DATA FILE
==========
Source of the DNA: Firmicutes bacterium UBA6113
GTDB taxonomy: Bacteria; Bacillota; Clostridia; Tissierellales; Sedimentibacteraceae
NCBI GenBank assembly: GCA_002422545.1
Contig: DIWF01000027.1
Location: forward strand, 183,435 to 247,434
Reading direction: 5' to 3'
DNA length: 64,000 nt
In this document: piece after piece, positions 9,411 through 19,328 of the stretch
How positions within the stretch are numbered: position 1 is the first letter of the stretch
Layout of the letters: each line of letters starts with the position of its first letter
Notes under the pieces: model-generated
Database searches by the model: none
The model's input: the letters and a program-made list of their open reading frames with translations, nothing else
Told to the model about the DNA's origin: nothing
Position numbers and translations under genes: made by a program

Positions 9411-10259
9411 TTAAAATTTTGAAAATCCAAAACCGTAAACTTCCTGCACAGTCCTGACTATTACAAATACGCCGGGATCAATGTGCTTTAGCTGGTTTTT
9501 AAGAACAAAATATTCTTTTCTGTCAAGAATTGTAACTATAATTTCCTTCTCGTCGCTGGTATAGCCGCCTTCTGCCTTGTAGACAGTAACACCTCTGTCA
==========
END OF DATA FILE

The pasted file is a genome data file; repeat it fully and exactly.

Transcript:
Source of the DNA: Firmicutes bacterium UBA6113
GTDB taxonomy: Bacteria; Bacillota; Clostridia; Tissierellales; Sedimentibacteraceae
NCBI GenBank assembly: GCA_002422545.1
Contig: DIWF01000027.1
Location: forward strand, 183,435 to 247,434
Reading direction: 5' to 3'
DNA length: 64,000 nt
In this document: piece after piece, positions 9,411 through 19,328 of the stretch
How positions within the stretch are numbered: position 1 is the first letter of the stretch
Layout of the letters: each line of letters starts with the position of its first letter
Notes under the pieces: model-generated
Database searches by the model: none
The model's input: the letters and a program-made list of their open reading frames with translations, nothing else
Told to the model about the DNA's origin: nothing
Position numbers and translations under genes: made by a program

Positions 9411-10259
9411 TTAAAATTTTGAAAATCCAAAACCGTAAACTTCCTGCACAGTCCTGACTATTACAAATACGCCGGGATCAATGTGCTTTAGCTGGTTTTT
9501 AAGAACAAAATATTCTTTTCTGTCAAGAATTGTAACTATAATTTCCTTCTCGTCGCTGGTATAGCCGCCTTCTGCCTTGTAGACAGTAACACCTCTGTCA